The Dermatologist’s Secret to Soap

soap

Bars of my hand-made soap

One of the advantages of having excelled in college physical and organic chemistry class is that the fundamental knowledge of how the world works stays with you forever in every aspect of your life. I recently attended a soap-making class and finally made some practical use out of theoretical chemical equations that were still lingering in my subconsciousness. It also really made me think about product creation from a medical standpoint. After all, even though dermatologists constantly prescribe various personal products and critique every skincare ingredient, I can’t say how many dermatologists actually create their personal products from scratch.

Soaps can be hand-made or commercially made. The processes are similar, but different enough for me to recommend hand-made soaps over any commercial soap. The common reaction is saponification, whereby sodium hydroxide (also known as lye) is mixed with any number of fatty acids types to produce “soap” and glycerin. In commercial soaps, the fatty acid used is often animal fat and the glycerin, which is a prime ingredient of skin moisturizers, is removed to manufacture moisturizers. In hand-made soaps, you can control the fatty acid type (I recommend a vegetable oil such as olive oil) and retain the hydrating glycerin.

After the saponification reaction comes the fun part for hand-made soaps, whereby you add any number of fragrant essential oils and natural exfoliants. I made my soaps with a permutation of lavender oil, orange oil, and peppermint oil. I chose raw poppy seeds and oatmeal grains as the exfoliant. Unlike commercial soaps, I avoided addition of synthetic dyes, synthetic fragrance mixes, and chemical preservatives.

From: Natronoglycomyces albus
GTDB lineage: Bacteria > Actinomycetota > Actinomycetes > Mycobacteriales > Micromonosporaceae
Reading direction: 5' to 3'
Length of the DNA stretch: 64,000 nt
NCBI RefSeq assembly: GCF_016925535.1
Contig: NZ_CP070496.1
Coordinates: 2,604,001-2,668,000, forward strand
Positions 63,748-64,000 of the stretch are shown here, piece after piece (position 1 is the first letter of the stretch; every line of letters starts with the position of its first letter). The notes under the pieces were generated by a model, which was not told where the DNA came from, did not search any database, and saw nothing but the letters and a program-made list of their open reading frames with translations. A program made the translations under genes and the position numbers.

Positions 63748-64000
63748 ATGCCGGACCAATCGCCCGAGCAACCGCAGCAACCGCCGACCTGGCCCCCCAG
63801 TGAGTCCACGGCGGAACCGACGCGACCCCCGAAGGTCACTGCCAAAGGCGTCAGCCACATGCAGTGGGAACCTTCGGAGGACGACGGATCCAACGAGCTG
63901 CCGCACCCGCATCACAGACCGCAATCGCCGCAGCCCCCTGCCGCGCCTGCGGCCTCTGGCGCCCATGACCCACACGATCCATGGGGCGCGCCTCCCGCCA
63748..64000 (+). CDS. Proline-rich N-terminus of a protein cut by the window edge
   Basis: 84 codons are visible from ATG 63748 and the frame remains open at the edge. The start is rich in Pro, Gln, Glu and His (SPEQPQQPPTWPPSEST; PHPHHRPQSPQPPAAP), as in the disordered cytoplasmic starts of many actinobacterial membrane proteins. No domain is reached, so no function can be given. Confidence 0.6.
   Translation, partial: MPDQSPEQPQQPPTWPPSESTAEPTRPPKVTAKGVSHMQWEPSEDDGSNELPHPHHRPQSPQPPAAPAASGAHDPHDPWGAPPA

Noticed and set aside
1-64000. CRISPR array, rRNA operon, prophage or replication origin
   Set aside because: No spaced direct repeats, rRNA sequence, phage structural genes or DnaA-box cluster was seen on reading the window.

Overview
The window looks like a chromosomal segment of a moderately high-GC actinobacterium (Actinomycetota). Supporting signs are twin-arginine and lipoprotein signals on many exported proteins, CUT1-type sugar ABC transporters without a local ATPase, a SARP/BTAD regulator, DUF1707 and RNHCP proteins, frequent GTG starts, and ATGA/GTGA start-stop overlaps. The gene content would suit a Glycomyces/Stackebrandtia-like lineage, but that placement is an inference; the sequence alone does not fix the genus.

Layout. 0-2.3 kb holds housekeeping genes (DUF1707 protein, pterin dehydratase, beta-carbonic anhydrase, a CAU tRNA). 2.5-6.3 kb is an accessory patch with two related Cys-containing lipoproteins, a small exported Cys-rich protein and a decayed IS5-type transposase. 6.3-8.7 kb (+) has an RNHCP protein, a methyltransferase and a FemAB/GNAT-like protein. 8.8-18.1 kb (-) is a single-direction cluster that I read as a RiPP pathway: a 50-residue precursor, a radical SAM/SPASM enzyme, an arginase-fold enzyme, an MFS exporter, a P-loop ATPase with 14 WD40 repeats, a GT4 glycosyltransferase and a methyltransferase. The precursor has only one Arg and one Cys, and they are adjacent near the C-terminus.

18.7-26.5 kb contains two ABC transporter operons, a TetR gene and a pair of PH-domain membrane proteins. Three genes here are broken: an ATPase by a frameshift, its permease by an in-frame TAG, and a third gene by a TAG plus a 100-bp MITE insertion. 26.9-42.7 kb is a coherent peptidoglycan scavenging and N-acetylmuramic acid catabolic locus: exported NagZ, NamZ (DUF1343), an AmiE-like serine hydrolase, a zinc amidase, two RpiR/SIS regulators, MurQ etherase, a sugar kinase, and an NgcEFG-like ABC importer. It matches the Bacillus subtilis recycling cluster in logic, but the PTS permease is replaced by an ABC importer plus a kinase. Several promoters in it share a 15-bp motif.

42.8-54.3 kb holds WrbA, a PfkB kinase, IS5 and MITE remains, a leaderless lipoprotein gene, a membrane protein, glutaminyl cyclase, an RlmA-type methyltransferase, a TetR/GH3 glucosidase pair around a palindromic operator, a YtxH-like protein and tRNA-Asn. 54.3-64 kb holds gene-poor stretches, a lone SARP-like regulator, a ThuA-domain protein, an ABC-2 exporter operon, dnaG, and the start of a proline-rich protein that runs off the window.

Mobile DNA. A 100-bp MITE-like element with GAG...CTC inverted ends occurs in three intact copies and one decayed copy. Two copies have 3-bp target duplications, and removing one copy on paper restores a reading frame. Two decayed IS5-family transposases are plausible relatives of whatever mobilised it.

The last part of hand-making soap is the casting of the soap into a mold. In commercial processes, sodium chloride (salt) is added to precipitate the soap into curds which are then collected and compressed into various shapes. In hand-made soaps, you pour the well-mixed solution into a mold and let it solidify without the addition of salt, which can be harsh to sensitive skin.

After the hand-made soap is placed into a mold, it takes several weeks for the soap to cure. On a chemical level, the saponification process is slowly reaching completion. But alas, good things come to those who wait.

So hand-made soaps simply involve a basic understanding of the saponification reaction, but don’t attempt to repeat this at home without formal instruction. Sodium hydroxide (lye) is extremely toxic and the chemical reaction is extremely exothermic (heat generating).  Proper precautions and  protective gear is required. However, at least you now understand what you’re cleaning your skin with on an everyday basis.   Like all prized consumer goods, the best soaps are still hand-made.

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